Book Review: The Secret Diary of Hendrik Groen, by Hendrik Groen, Hester Velmans

3 Stars

 

I have a secret affection for stories about cantankerous old people, appreciating their disaffected views of the care homes to which they are banished when arthritic joints, heart troubles, and high blood pressure start ravaging their bodies. I love a caper led by a wheelchair-bound rebel, and the more insubordinate the elderly, the more hilarious the story.

Hendrik Groen, who is 83 ¼ in 2013, is conducting a secret war against the governing body of his Amsterdam nursing home, which establishes new rules on a whim, often in response to his own escapades. He recruits a spy in the managing director’s office, who smuggles him the minutes of board meetings, and even hires a lawyer to sue the nursing home for greater transparency.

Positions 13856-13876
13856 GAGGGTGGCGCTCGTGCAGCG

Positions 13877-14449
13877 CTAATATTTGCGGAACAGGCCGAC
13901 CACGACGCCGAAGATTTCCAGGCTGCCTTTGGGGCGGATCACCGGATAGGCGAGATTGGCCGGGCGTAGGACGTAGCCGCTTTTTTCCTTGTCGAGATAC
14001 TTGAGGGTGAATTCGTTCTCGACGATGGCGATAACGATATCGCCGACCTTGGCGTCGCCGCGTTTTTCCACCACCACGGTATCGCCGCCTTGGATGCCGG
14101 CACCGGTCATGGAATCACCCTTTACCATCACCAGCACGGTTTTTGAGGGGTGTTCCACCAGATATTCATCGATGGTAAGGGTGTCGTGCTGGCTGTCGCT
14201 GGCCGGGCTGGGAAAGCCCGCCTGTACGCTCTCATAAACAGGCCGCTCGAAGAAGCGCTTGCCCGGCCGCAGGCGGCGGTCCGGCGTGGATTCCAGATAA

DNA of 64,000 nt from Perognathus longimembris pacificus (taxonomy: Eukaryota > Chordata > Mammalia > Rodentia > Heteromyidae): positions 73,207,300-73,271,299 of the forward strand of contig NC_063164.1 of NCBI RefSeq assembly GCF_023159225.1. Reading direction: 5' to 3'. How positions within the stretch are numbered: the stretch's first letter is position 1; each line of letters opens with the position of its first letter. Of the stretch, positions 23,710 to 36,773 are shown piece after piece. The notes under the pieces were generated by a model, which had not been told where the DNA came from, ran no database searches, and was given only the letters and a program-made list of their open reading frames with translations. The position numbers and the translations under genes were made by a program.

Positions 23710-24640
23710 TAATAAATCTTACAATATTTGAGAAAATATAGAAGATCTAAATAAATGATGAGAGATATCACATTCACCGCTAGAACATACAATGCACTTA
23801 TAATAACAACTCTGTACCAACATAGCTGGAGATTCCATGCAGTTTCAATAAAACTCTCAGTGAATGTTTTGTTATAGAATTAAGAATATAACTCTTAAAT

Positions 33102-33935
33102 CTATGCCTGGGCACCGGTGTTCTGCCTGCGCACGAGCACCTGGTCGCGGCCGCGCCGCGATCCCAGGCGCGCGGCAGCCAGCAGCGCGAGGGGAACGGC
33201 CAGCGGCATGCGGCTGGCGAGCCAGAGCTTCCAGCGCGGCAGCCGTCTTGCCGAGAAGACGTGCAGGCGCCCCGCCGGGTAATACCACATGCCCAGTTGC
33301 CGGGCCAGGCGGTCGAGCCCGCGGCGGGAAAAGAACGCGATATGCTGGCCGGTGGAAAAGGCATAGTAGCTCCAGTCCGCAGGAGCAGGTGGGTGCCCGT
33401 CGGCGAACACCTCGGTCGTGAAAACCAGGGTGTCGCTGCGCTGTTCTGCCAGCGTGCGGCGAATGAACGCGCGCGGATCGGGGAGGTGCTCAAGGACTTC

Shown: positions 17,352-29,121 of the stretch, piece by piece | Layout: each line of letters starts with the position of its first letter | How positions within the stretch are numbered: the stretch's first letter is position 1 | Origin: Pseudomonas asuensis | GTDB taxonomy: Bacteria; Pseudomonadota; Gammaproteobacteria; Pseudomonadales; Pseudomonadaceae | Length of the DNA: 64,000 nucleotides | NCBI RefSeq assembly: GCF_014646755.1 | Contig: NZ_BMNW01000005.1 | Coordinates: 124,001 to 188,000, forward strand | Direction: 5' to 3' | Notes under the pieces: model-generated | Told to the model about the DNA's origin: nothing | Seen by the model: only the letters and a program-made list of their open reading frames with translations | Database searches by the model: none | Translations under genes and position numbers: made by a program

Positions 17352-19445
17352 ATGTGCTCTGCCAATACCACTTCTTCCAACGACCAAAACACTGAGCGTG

His affection for his fellow residents—the ones he likes, at least—is endearing. Together with a select band of non-whiners, he establishes The Old but Not Dead Yet Club, which becomes the envy of the nursing home for the outings they undertake twice a month. It is during these trips to museums, wineries, and golf clubs that he falls in love with Eefje, a woman who is comfortable with silence, doesn’t complain, and kisses him on both cheeks when he takes her out for an elegant dinner.

My only suggestion is that the book needed a stronger overarching theme, greater than the year-long diary he keeps. I would have loved it if the book delved more into the tragic death of Hendrik’s daughter, who drowned at the age of 4, or into the decades-long confinement of his bipolar wife. These story lines would have provided greater emotional depth and allowed the reader a sense of who Hendrik was as a father and husband.

Fans of the 100-Year-Old Man Who Climbed Out the Window and Disappeared will enjoy this book.

 

 

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